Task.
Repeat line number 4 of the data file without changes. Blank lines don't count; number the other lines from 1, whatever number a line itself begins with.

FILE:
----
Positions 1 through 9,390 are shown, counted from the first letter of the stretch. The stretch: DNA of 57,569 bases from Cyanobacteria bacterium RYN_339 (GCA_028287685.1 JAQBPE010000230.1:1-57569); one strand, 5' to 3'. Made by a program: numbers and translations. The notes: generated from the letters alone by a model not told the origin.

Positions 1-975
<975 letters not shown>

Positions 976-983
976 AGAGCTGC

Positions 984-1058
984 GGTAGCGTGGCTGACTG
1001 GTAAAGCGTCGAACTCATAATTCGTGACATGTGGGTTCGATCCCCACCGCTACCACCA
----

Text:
Positions 976-983